Greyhound’s redesign comes just as long-distance bus travel is beginning to look more appealing again—for environmental as well as economic reasons.
Click here to view a timeline of the Greyhound bus and logo design from the 1920′s to today.
In his 1937 song “Me and the Devil Blues,” Robert Johnson imagined his ghost on a Greyhound. “You can bury me down by the highway,” he sang. “Let my old evil spirit take a Greyhound bus and ride.”
In Johnson’s time, buses were emblems of speed, adventure, and escape. But a few generations later, most Americans wouldn’t be caught dead on a long-distance bus. From 1960 to the current decade, intercity bus travel saw steady declines. With the rise of car ownership and affordable airfare, buses came to be seen as slow and down-market, the province of post-traumatic vets and single moms with noisy infants. And bus stations became synonyms for seedy, dangerous urban spaces.
But now, astonishingly, long-distance bus travel is showing signs of a comeback. Of course, it never really went away: Greyhound alone makes some 13,000 daily ?departures in North America, carrying 25 million passengers a year to more than 2,300 destinations, many too small or out-of-the-way for air or rail. Total intercity bus ridership rose by 9.8 percent last year in the U.S., according to a DePaul University study, after a 7.6 percent increase in 2007, suggesting that the trend is about more than just the recession.
Bus travel is getting a second look not only because it’s affordable and has fewer hassles than air, but also because it’s green. Like other mundane activities such as inflating your tires or changing your lightbulbs, taking the bus can help the environment. Thanks to modern computer-controlled turbodiesel engines and today’s low-sulfur diesel fuel, long-distance bus travel creates the least pollution per passenger mile of any means of transportation short of bicycle or boot. At about 0.2 pounds of carbon per passenger mile, intercity buses beat even the Prius. “Greener than a hybrid” could be Greyhound’s motto.
High-speed rail has its place, but it requires vast capital outlays and development of new infrastructure. We already have a huge asphalt infrastructure to support bus travel. And buses are more flexible than rail in following the shifting geographic patterns of travel.
The revival of bus travel began with the unbelievably cheap Chinatown-based bus services that popped up on the East Coast around the turn of the century. Then, in 2006, the British company Stagecoach adapted the formula to a wider market by introducing its inexpensive, no-frills Megabus brand to the U.S. The following year, FirstGroup, one of Stagecoach’s rivals in the U.K., bought Greyhound. FirstGroup saw the brand not as the “dirty dog” but as an “icon of American life,” in the words of chief executive Moir Lockhead (an icon that the company imported to the U.K. in September).
After the acquisition, Greyhound formed BoltBus in partnership with the East Coast carrier Peter Pan and, like Megabus, instituted the variable-pricing structure that JetBlue and other low-cost carriers had implemented in the airline industry—“Bolt for a buck.” Now Greyhound itself has begun emphasizing low-cost teaser rates that depend on early booking and cheap package deals, appealing to young people’s age-old willingness to endure hardship for cheap adventure.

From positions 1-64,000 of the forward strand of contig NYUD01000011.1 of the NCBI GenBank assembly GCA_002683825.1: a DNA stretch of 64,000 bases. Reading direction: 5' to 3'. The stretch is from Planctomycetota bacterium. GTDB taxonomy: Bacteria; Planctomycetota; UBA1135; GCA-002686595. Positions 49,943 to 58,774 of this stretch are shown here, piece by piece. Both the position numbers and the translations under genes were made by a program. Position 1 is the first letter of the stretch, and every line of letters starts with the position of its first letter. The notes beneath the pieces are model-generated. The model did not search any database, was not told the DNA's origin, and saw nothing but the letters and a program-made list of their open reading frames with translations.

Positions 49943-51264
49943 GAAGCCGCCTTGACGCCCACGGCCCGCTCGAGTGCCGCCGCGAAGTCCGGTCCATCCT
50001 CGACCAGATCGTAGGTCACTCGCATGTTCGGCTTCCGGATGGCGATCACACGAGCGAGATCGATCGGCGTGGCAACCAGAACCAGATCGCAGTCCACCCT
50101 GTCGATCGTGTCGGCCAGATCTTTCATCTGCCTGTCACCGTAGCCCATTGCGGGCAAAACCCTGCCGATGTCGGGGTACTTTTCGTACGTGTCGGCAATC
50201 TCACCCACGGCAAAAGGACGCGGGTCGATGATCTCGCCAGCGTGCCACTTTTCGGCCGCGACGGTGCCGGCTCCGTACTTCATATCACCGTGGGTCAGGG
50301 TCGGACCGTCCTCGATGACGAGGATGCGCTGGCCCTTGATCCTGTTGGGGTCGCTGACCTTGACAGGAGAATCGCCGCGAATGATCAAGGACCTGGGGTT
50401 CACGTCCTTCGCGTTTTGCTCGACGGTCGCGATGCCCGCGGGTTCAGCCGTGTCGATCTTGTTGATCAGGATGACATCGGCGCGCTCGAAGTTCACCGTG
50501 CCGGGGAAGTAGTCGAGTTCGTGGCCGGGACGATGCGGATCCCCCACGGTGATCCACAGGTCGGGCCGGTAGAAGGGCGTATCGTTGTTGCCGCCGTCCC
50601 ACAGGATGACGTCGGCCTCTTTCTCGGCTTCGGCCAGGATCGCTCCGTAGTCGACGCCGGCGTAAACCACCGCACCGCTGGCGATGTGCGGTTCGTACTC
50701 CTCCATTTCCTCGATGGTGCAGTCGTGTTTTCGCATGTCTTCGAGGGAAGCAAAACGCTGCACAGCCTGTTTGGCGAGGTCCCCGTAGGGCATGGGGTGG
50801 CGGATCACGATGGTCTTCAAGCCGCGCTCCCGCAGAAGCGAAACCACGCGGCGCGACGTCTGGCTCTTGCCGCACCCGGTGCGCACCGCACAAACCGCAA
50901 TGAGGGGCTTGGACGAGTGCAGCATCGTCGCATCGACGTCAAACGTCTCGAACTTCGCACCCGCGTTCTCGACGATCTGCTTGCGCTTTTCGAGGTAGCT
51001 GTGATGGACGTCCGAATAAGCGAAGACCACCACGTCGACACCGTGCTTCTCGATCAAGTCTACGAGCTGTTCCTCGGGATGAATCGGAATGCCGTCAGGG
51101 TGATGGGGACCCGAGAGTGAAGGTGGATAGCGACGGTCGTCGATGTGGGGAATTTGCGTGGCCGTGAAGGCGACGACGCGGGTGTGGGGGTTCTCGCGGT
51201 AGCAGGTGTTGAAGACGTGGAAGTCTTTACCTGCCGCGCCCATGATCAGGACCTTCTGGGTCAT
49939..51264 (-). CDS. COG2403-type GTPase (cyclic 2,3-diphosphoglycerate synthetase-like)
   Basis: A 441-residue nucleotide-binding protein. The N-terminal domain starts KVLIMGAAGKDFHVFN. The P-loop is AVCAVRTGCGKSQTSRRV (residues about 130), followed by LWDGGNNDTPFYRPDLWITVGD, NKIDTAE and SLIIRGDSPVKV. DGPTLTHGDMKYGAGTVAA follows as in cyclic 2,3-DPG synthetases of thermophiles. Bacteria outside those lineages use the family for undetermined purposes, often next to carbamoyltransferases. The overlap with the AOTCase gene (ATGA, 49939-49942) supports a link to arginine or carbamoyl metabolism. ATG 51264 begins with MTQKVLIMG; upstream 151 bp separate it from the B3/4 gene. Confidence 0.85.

Still, smoothing the ride with smart ?design and a few modern amenities helps. This spring in the Northeast, Greyhound rolled out the first 102 of its new Prevost ?X3-45 buses, which will eventually form its entire fleet. The coaches offer wi-fi and power outlets, and five seats have been removed to increase legroom. There are even seat belts!
There’s also a new blue-and-silver graphic scheme by the Bay Area advertising agency Butler, Shine, Stern & Partners. Neal Zimmermann, the design director for the project, explains that his team carefully studied Greyhound’s design history, including the work of Raymond Loewy, who oversaw the brand for decades. Seeking to “elevate the new Greyhound to a more premium level,” they gave the classic canine logo a more streamlined, chrome-plated ?appearance to emphasize speed.
Design made Greyhound a success in the first place. Founded in 1914 by an out-of-work miner in Hibbing, Minnesota, Greyhound reinvented itself in 1933 when it hired Loewy, who replaced the original logo—he called it the “fat mongrel”—with a sleeker livery. The makeover paid off: In 1939, Greyhound was the official carrier of the World’s Fair. In 1947, Loewy designed 1,500 new aluminum, air-conditioned buses, prompting Time to trumpet, “New Day for the Hound.” In 1954, he designed the iconic split-level Scenicruiser, a totem of the golden age of bus travel.
While that commitment to design waned over the ensuing half-century, Greyhound’s current ownership is clearly aware that cheap fares and environmental credentials alone won’t attract passengers—it has to address the brand’s image, too. Besides the new buses, the company has also been primping up its stations, and has renovated 125 since 2003. These changes can help Greyhound continue to draw new riders turned off by the inefficiency of rail and the frustrations of air. Its return offers a lesson: Looking at old systems in new ways can be its own form of innovation. ??
A contributing editor at I.D., Phil Patton teaches in SVA’s design criticism program and writes for The New York Times.
Photo credits: Tim Kent / Monaco Reps